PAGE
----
Direct primary care can be a tough sell to individual consumers, said Frank Nolimal, an employee benefit consultant at Assurance, Ltd. in Las Vegas. He suspects the model only appeals to people who have chronic health conditions that warrant frequent trips to the doctor.
“People are not driven to the doctor’s office because they like to go to the doctor’s office,” he said. “They go when they’re sick.”
For that reason, Nolimal said average consumers may be more willing to pay the occasional office visit co-pay as part of their insurance plans rather than a monthly fee for relatively unlimited access to a primary care physician.
Business participation is key to the model’s success, said Doug Geinzer, CEO of Las Vegas HEALS, a nonprofit organization that promotes the region’s health care community. Companies that are mandated to purchase health care for their employees may see direct primary care as a low-cost way to keep their workforce healthy and, thus, productive. Employers could also bundle it with catastrophic health insurance plans for their employees and perhaps save money, he said.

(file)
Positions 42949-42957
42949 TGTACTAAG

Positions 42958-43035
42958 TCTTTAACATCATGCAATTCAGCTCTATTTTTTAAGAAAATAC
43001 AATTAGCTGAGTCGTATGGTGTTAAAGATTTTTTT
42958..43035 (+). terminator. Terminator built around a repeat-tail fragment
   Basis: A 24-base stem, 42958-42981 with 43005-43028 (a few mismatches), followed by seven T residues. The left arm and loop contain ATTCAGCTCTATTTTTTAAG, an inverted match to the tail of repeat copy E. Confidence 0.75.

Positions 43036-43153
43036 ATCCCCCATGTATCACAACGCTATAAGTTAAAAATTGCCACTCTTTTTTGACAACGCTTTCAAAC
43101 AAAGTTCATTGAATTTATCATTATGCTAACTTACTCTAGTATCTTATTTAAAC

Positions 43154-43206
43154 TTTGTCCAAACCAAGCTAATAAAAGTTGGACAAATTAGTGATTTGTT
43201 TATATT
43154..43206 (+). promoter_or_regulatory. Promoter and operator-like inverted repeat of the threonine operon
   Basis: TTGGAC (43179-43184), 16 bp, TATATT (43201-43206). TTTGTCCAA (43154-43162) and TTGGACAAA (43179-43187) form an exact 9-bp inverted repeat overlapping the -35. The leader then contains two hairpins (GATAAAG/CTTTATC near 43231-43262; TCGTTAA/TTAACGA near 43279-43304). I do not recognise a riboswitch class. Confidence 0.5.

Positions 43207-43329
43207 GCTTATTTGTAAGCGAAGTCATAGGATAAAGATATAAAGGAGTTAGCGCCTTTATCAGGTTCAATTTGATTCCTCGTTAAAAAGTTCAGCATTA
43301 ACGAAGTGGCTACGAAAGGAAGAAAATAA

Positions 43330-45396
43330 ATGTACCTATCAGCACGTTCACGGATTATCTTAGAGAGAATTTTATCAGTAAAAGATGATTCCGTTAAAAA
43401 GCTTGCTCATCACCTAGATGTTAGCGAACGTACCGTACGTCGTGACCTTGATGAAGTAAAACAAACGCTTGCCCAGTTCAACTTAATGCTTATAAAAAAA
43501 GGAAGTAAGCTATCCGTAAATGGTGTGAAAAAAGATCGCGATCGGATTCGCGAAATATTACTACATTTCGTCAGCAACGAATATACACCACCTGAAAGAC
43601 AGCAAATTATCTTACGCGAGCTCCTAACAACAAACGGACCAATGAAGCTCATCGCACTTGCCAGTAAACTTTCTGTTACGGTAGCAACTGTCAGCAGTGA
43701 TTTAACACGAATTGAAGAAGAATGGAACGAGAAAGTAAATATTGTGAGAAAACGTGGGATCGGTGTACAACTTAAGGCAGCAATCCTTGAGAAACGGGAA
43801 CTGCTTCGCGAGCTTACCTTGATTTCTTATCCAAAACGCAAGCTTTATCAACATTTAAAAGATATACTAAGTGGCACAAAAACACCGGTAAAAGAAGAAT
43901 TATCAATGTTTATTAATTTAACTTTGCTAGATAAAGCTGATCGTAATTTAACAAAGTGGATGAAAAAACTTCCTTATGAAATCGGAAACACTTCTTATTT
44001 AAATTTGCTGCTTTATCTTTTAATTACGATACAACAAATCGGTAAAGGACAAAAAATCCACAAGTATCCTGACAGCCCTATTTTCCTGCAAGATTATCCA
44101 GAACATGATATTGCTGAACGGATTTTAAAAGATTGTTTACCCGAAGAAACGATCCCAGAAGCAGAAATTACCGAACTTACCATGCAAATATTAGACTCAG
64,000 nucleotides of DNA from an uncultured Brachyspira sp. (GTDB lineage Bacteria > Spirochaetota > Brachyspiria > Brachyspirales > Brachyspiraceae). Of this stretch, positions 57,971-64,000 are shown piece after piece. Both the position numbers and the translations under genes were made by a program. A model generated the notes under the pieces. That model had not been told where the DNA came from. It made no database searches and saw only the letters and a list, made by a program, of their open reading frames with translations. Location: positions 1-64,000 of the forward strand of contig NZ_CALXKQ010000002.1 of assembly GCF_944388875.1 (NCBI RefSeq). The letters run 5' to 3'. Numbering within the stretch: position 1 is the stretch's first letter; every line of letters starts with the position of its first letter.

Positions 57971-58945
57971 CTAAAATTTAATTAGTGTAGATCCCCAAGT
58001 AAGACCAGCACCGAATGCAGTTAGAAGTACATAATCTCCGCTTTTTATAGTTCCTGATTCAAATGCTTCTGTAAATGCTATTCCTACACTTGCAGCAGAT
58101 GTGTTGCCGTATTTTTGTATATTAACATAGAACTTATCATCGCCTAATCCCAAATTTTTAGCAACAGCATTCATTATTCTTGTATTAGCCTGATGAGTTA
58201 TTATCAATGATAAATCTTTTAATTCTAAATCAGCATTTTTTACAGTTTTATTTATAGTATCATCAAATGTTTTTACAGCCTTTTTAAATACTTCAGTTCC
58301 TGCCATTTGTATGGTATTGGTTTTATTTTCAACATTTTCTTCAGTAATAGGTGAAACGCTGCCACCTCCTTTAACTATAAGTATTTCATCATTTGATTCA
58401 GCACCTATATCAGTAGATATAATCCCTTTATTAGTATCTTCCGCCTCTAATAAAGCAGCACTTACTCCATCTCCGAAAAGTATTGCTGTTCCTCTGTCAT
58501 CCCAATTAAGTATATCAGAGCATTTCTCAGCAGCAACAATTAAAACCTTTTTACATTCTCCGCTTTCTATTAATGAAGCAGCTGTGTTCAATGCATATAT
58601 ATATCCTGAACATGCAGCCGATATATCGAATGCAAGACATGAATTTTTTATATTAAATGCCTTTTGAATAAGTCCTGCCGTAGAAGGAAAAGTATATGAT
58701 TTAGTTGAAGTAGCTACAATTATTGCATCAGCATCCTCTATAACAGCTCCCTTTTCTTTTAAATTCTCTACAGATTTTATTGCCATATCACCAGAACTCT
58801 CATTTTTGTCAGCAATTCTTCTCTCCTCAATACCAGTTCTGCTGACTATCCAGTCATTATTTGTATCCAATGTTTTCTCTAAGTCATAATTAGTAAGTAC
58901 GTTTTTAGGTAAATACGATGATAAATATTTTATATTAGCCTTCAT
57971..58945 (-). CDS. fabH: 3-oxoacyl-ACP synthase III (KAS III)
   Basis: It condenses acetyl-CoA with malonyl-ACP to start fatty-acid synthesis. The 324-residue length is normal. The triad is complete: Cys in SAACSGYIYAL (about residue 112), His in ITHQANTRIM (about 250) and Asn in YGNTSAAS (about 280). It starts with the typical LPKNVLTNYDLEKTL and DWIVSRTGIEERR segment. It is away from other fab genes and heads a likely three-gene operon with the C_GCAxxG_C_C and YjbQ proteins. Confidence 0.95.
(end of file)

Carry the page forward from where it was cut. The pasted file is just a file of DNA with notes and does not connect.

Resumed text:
“If you think about it, almost all plans are employer driven,” Geinzer said. “That’s the only way this thing would work.”
Still, Geinzer said direct primary care is a “good model” that more Las Vegas physicians and employers should consider.
Qamar said he is confident about the future of his company, which is self-funded now but may take investments soon. MedLion has about 2,500 patients in the Las Vegas area, he said. Employers offering direct primary care as a benefit include landscaping companies, casinos, fast-food chains, home-health agencies and janitorial-related businesses.
The uncertainty regarding the Affordable Care Act doesn’t bother him. Qamar said the need for an alternative model like direct primary care exists with or without the landmark health law.
“It’s no longer a movement,” he said. “It’s an industry now.”
Feature photo: Dr. Samir Qamar, right, founder and CEO of MedLion Direct Primary Care, listens to a patient’s heartbeat during a checkup on Wednesday, April 26, 2017. Photo by Jeff Scheid.